The FCD Index of Child Well-Being (CWI) provides a national composite measure for monitoring change in the quality of life of America’s children by indicating the average amount of change that children experience between a baseline year and a subsequent year (Land, Lamb, and Mustillo, 2001; Land, 2005a, 2005b). The method also has been implemented for whites, blacks, and Hispanics to assess trends for each group individually (Land, Lamb, and Mustillo, 2001). To assess disparities across groups, the gaps separating whites from other race-ethnic groups have been calculated as a percentage of the baseline disparity in 1985 set to a value of 100 (Land, Lamb, and Mustillo, 2001), but this measure cannot show whether disparities have been eliminated, or how much change would be required to eliminate disparities. To overcome this limitation, research presented here offers a modified methodology that measures both levels and disparities in 1985, and from this starting point measures subsequent trends in levels and disparities. Future research will explore disparities among children distinguished by immigrant and socioeconomic circumstances of their families.
Methodology for the Current CWI
The current CWI is calculated with data for 28 key national indicators of child well-being that measure seven quality of life domains. The numerical value of the index for a given year can be calculated in four steps (Land, Lamb, and Mustillo, 2001; Land, 2005a, 2005b). First, assign a value of 100 to each indicator for the baseline year. Second, for a subsequent year calculate the percentage change from the baseline year for that indicator. Thus, if the numerical value of an indicator increases by 4 percent between the baseline and a subsequent year, the trend is reflected by an increase in the value of the indicator from 100 in the baseline year to 104 in the subsequent year. Third, for a specific year equally weight the values for the indicators in a domain (calculate the arithmetic mean) to obtain an average change value for the domain as a whole. The seven domains are (1) family economic well-being, (2) health, (3) safety/behavioral concerns, (4) educational attainments, (5) community connectedness, (6) social relationships, and (7) emotional/spiritual well-being. Fourth, for a specific year equally weight the values of each domain (calculated the arithmetic mean of the values for the seven domains) to obtain the overall CWI value for the year. Thus, the CWI is an evidence-based measure indicating the average amount of change that was experienced by children across the seven domains between a baseline year and a subsequent year.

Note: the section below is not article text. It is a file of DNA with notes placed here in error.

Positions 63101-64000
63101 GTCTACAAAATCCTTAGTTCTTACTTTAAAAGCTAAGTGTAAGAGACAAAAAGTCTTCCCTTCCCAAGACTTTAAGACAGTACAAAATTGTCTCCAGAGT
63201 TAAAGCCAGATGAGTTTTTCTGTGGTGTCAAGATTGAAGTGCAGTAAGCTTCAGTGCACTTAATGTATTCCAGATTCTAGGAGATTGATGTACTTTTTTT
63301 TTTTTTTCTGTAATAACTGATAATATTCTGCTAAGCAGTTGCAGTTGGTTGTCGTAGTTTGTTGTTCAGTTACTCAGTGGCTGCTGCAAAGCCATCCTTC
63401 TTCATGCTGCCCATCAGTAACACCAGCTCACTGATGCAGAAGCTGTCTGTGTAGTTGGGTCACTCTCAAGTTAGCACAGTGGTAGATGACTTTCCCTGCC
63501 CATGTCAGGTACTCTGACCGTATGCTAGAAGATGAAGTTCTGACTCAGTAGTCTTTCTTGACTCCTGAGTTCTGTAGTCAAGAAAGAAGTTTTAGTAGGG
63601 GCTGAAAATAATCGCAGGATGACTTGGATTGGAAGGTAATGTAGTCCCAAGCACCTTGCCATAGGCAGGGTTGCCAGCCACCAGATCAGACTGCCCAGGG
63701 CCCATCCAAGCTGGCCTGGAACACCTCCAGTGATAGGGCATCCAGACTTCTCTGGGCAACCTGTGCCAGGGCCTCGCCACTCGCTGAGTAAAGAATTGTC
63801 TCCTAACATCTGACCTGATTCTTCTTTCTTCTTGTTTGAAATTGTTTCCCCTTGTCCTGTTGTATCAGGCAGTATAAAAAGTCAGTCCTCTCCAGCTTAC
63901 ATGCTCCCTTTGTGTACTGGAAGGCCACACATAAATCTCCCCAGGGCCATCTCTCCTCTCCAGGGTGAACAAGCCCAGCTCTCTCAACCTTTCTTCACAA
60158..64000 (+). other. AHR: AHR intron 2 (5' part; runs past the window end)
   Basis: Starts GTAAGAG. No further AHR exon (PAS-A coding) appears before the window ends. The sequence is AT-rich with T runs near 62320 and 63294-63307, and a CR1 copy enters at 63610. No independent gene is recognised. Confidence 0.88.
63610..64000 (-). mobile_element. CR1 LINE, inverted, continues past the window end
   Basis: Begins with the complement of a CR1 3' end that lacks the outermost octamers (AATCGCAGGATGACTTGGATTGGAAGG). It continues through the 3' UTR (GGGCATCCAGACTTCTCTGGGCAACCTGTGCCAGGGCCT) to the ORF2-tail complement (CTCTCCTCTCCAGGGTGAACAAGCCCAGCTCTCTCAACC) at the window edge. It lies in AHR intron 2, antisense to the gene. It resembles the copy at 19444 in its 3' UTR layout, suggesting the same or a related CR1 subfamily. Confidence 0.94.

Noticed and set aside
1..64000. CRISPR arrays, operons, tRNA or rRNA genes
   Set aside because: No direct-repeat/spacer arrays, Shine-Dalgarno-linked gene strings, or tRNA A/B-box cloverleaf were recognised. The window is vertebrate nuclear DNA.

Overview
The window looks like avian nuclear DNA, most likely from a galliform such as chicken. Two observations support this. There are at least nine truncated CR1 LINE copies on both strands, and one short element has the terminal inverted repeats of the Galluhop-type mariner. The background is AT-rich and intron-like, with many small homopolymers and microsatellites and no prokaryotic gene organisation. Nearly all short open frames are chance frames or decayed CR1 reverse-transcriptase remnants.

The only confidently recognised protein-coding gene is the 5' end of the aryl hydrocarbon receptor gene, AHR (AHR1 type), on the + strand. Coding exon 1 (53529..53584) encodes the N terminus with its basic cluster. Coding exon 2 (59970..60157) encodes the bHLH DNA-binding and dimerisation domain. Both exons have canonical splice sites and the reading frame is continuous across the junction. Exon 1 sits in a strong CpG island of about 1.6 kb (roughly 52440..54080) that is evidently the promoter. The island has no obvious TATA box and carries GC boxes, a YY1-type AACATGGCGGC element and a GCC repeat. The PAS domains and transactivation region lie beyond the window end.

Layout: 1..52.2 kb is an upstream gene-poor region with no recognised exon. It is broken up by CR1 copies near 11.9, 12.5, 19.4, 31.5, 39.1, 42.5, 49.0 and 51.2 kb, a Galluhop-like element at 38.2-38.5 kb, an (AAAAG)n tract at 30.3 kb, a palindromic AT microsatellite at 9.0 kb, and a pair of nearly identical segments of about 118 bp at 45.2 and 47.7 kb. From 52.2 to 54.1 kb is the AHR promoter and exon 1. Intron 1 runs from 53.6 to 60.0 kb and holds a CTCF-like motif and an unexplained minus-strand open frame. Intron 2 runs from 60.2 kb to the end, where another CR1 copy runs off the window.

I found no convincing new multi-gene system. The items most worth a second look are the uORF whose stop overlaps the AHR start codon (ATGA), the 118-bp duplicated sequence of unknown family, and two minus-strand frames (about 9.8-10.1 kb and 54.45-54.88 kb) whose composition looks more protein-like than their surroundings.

Between expats, migrant workers, military personnel, and foreign brides, 1.5 million people—or 3 percent of Korea’s population—are foreign-born. That’s expected to grow to 10 percent by 2030, which is on par with European societies today. This is a huge social change for a society that has been homogeneous in so many ways for hundreds and hundreds of years. [Koreans are taught that they come from a] thousand years of ‘pure’ ancestral bloodlines, common language, customs, and history.
[Following a bailout from the International Monetary Fund during the Asian Financial Crisis in 1997, South Koreans] took it personally that the foreign West was intent on basically putting down this country that had become an economic miracle in such a short period of time.
At the same time, the country’s citizens were growing visibly resentful of the presence of the U.S. military in the country. It had to do with complaints about U.S. troops and their conduct off-base where Koreans live. During that time, even in Seoul, there were signs, that said, 'Americans not welcome.' So there was this very outward demonstration of this political discontent. I think for restaurants to put up signs that say, ‘No foreigners,' etcetera, there is a precedent for that from these other time periods.